Do any hiking on rocky terrain? If you were to try hiking them by climbing up or over all of the rocks on the trail, you’d quickly burn out the big leg muscles in your legs and run out of gas.
However, there’s a way to preserve your energy on these long approach hikes to those steep passes. Instead of stepping on and over the big rocks, try to walk between them, taking the route with the smallest elevation gain possible. Taking small steps like this will preserve your leg muscles all day. It also makes it possible to keep a steady pace, which is physically and mentally less taxing.
Dodge the Calf-Ache
When walking uphill, try and keep your steps in your heel. Think about distributing the load in your hamstrings and glutes - bigger muscle groups can sustain a bigger workload. When going downhill, keep your weight towards the ball of your foot. This will also help with balance on steep inclines. Avoid the temptation to point your toes outward or to sidestep while going down hill. You achieve balance through maximum surface area; that's achieved by pointing your toes where you're going.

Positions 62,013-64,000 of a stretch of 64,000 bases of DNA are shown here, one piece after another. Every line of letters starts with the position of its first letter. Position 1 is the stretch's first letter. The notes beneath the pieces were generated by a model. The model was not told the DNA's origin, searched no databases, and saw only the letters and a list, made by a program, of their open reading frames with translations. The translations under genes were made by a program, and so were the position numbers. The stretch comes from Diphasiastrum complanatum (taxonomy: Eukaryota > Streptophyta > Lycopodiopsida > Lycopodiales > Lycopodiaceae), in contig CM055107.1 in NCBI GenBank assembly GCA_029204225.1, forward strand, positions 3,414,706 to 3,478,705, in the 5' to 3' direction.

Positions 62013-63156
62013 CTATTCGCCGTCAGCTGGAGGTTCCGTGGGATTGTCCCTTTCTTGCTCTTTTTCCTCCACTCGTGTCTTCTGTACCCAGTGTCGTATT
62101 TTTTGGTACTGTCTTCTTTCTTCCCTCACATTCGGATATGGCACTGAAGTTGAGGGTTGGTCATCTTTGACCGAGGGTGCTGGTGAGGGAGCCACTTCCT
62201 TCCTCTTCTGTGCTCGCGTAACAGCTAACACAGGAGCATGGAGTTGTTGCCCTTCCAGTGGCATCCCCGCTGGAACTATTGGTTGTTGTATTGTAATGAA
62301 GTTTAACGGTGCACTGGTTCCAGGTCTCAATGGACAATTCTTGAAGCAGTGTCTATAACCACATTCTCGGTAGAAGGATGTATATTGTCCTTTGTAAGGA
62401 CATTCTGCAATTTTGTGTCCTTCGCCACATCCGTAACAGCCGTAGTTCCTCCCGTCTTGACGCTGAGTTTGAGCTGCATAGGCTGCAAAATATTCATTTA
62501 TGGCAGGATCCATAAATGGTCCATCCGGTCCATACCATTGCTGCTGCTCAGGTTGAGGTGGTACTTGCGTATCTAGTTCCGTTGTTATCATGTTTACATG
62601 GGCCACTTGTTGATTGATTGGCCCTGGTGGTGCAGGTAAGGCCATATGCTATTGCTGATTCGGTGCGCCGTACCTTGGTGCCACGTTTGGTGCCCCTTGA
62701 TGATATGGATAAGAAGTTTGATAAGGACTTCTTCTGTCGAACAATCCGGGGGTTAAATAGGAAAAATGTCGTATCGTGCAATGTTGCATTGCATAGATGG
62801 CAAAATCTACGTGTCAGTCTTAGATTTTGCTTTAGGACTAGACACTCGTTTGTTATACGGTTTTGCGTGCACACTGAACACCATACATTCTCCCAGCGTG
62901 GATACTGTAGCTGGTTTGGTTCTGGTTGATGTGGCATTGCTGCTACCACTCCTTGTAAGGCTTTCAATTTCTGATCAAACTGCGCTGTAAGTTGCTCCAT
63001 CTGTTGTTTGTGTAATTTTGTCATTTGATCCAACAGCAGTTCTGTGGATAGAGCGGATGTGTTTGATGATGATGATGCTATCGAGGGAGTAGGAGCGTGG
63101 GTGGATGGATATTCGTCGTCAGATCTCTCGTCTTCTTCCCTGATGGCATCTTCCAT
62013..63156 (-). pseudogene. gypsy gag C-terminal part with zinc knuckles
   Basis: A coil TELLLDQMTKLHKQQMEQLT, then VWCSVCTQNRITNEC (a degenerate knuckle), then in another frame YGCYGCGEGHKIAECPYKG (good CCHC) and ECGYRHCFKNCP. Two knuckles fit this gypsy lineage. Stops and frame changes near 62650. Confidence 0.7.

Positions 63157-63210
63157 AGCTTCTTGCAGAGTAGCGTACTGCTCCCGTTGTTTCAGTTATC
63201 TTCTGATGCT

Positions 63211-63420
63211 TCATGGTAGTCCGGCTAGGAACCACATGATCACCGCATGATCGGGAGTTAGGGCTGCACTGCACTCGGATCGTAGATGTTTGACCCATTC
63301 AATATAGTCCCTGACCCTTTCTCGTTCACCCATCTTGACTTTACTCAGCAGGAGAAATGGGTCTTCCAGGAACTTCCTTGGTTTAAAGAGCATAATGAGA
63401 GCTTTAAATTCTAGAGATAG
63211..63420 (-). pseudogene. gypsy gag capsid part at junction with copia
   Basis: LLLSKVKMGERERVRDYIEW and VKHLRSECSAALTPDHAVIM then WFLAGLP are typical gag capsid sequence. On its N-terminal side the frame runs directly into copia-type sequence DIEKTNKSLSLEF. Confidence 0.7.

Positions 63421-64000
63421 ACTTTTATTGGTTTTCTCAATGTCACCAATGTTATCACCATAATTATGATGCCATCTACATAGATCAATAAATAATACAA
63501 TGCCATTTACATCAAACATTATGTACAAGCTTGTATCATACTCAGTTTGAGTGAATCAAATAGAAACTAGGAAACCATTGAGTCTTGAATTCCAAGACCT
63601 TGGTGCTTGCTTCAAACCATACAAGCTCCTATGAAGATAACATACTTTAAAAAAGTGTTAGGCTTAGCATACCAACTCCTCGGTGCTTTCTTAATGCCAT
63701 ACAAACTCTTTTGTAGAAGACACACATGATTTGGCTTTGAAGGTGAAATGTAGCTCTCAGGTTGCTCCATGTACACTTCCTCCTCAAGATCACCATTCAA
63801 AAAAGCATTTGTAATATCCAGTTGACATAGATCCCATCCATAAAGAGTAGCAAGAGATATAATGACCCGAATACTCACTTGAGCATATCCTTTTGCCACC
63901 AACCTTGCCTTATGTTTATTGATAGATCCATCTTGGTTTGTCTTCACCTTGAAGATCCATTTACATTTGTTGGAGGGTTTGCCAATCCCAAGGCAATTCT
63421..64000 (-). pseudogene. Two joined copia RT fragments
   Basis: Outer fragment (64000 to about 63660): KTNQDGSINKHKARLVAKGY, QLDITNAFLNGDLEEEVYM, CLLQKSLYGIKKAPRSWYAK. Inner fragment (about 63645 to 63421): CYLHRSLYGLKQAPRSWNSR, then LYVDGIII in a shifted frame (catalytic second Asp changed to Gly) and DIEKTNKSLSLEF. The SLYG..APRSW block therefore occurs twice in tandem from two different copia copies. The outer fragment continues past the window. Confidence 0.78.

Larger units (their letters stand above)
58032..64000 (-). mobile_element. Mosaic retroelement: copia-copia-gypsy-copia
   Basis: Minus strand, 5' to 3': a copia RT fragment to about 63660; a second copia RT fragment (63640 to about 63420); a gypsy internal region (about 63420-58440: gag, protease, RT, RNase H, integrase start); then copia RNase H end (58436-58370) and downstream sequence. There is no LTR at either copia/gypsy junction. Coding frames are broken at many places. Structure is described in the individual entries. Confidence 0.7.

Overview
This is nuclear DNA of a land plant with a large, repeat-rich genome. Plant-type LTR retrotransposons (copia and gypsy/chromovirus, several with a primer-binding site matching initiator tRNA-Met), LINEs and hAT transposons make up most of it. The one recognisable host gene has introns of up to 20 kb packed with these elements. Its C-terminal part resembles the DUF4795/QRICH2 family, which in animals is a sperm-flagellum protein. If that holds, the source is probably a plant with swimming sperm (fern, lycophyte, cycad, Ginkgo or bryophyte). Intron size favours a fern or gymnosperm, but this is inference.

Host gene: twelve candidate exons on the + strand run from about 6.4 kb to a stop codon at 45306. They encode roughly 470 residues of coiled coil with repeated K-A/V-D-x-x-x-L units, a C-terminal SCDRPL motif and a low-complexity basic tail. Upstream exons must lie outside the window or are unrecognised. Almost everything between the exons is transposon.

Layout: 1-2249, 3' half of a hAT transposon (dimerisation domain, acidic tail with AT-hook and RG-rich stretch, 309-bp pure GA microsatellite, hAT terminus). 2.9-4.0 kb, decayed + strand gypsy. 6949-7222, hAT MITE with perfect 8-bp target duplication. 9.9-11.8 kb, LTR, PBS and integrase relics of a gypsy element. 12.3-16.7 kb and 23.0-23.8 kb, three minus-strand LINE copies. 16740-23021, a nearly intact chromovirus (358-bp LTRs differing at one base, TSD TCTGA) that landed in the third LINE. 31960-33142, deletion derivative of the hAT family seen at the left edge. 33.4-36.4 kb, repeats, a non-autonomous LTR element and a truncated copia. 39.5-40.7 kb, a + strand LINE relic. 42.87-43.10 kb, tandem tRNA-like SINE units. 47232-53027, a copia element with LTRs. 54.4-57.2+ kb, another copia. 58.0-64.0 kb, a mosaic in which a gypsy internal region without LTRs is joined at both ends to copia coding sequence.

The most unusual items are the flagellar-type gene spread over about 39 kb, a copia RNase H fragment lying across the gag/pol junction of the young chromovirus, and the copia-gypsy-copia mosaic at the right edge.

Flows like a River
When I’m hiking up a rocky trail, I try to visualize what it would look like if it a riverbed covered in water. I used to whitewater kayak quite a bit, so this is a natural thing for me to do.
If I were kayaking down such a river, I’d follow the easiest line, picking my way around the big drops created by the large rocks and following the gentlest slope downriver. That’s the line I follow (uphill in reverse) when I hike on rocky trails like this. It works great and keeps my legs fresh all day.
What kind of footwork techniques do you use to preserve your energy when hiking?